What does it feel like where you work? What about on your team?
Today’s work environments are laden with low engagement to active disengagement. Employees’ belief in senior leadership teams are abysmally low. The work-life mix is jumbled up where employees work well after official quitting time has come and gone.
It wouldn’t be a surprise if, when you asked employees what it feels like to work in your company, that the answer would be underwhelming.
This unfortunate reality is adversely effecting turnover rates, a company’s ability to attract (and find) top talent, innovation, and profits and growth. People can’t do their best work when in a stifling workplace climate and culture.
In short, workplace environments need help.
The Optimistic Workplace
The optimistic workplace is an environment where people have hope and belief that good things will come from their hard work.
It comes about when we look for what’s right in the work environment and what’s possible. We tend to narrowly focus on all that’s wrong with where we work. We overlook the good things that make a difference. When we do this, it’s difficult for optimism in the workplace to emerge.
It doesn’t matter if you identify with being an optimist or a pessimist. It’s how workplace climate feels. Climate is what it feels like to work somewhere. It’s based on people’s perception.
Hay Group and Gallup both came to the same conclusion about climate: The leader’s style is responsible for up to 70 percent of how employees feel about the environment. In other words, climate is shaped by your leadership actions.
Creating workplace optimism
What, then, can a leader do to create a climate of optimism? Here’s a list of high-leverage leadership actions to help you have a positive influence on the work environment.
1. Create clarity
Clarity removes performance barriers to achieving great results. Four key areas of clarity should be the focus of your leadership actions: goals, priorities, feedback, organizational/team purpose.
These four elements need to be part of your regular — daily, weekly, monthly — conversation with each person on your team and collectively.
Without clarity it’s not possible to create workplace optimism. How can people feel hopeful and believe good things are possible if they don’t know why their work matters, what’s expected of them, or how they’re doing?
2. Reinforce relatedness
Article Continues Below
Explore the Role of Incentives in Performance Management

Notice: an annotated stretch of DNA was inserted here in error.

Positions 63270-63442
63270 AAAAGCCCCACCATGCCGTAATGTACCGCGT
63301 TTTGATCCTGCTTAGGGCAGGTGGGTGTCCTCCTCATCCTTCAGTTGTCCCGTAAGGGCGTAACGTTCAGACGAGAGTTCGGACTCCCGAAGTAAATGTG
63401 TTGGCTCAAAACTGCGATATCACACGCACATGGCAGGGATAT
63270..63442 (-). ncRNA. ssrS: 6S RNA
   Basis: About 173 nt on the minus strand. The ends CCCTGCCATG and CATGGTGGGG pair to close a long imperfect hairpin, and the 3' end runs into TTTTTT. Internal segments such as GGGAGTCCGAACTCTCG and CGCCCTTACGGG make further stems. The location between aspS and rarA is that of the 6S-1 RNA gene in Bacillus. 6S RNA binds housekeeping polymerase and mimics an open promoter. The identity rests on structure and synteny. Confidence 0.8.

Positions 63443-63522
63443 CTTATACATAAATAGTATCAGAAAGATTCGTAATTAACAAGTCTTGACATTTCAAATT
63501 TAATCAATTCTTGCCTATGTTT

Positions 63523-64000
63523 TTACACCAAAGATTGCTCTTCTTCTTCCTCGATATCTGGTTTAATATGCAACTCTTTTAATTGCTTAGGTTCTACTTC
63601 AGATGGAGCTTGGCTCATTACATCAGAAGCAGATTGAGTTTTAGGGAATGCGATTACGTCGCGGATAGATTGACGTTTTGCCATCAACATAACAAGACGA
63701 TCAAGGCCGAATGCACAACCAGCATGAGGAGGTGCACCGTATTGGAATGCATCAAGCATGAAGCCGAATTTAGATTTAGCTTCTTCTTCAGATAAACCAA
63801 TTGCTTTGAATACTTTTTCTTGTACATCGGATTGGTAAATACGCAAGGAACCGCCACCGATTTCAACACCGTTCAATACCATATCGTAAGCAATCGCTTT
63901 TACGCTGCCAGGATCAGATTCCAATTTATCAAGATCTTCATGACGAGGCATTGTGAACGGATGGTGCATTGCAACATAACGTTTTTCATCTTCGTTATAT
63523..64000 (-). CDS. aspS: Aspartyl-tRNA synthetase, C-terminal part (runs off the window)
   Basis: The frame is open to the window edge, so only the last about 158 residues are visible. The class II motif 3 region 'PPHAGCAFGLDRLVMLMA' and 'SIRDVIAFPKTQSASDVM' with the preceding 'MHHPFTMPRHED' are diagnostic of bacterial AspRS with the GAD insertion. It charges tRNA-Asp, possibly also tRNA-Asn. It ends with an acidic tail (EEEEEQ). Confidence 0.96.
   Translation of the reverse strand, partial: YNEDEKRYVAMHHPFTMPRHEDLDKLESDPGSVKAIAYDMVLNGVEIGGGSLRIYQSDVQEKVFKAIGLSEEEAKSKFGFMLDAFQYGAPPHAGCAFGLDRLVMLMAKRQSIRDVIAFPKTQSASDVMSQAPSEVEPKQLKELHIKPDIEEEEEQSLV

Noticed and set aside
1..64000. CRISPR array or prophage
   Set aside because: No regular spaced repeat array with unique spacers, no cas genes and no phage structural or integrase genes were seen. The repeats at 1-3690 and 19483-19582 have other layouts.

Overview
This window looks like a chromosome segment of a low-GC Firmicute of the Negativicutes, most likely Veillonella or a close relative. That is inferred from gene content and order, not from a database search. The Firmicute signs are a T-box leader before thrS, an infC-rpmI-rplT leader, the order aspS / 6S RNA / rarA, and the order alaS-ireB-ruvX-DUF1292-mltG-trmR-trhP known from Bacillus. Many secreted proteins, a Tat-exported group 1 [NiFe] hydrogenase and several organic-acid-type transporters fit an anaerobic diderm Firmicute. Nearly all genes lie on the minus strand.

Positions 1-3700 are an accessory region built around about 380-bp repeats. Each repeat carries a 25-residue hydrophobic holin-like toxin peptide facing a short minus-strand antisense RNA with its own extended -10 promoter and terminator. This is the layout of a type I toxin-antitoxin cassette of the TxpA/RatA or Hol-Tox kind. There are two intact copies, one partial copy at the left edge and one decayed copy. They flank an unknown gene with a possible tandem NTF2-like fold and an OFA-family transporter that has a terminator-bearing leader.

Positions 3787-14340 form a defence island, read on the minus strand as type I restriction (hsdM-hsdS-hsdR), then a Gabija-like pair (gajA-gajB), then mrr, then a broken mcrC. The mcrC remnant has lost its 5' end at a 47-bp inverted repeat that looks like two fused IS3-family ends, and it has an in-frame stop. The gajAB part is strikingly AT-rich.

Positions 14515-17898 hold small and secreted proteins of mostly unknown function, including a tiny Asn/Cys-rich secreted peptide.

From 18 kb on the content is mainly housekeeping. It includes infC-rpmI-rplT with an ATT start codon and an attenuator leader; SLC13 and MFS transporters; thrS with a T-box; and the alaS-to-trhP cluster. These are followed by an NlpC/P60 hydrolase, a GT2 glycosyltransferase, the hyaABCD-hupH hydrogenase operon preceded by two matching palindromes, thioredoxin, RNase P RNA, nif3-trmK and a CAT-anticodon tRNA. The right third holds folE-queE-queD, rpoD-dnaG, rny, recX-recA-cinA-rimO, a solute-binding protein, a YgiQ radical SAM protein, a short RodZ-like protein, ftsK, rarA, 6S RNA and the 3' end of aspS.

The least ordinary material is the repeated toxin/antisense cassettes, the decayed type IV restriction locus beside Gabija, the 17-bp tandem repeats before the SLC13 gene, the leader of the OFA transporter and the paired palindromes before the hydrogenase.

What’s fascinating about Lieberman’s work is his observations that we continually make sense of our world by evaluating our relationships with others. Our brains default to this thinking naturally: We crave relatedness.
Relatedness is when we have satisfying, trusting relationships with others. We empathize with others more easily. It helps build positive relationships.
Researchers are learning that positive relationships help people manage stress levels more effectively. Feeling a sense of relatedness helps us better collaborate and is an important input into creating community. Collaboration and community help mutuality emerge.
A simple way to reinforce relatedness is by regularly bringing your team together to reflect on the group’s progress towards its goals. This conversation helps people express what’s working and not working in a timely manner. These meetings build a reliance on one another.
3. Promote positive identity
Work shapes your identity. It influences how you feel about yourself. How could it not when most of us spend 1/3 of our life working.
The question is why should you care about employees developing a positive identity? Bottom line it influences results. On the flip side, it helps with engagement, morale, and satisfaction. It also helps employees find fulfillment professionally and personally.
You can focus on four areas to promote positive identity within employees: autonomy, values, strengths, and personal purpose.
- We all want to have control over our life and work. Autonomy helps satisfy this need. Researchers Richard Ryan and Edward Deci define autonomy as “Means to be moved to do something…someone who is energized or activated toward an end.” Autonomy is an intrinsic motivator. It motivates us to want to contribute to something bigger than ourselves.
- Naming and defining your personal values promotes clarity in who you are and what you stand for. As the saying goes, “If you don’t know what you stand for, you’ll fall for anything.”
- It’s common to interpret strengths as something you’re good at. The strengths I’m referring to, however, are those activities and skills that energize you. By knowing what your strengths are, you can more purposefully align your work with them. It’s important to learn what your employees’ strengths are and align work assignments with them.
- Finally, personal purpose is key to promoting positive identity. Spend time with employees to learn what’s important to them. Help them discover the scope of their work purpose. In my book, The Optimistic Workplace, there are coaching questions to help employees, and yourself, uncover your purpose. Here are a few of them.
- What obstacles in life positively shaped your way of living? Consider examples even if at the time you didn’t think it was positive.
- What values of yours do you see in your examples?
- Has an event in life caused you to re-evaluate what’s important to you? If so, what changed for you? How does the event influence your purpose, if at all?
While culture is key to creating an engaging workplace, it’s not the only influence. The climate significantly influences desired organizational outcomes like engagement.
Leaders today can shift the climate by focusing on creating workplace optimism. It’s a collaborative effort with employees that can be rewarding when leaders choose to cultivate it.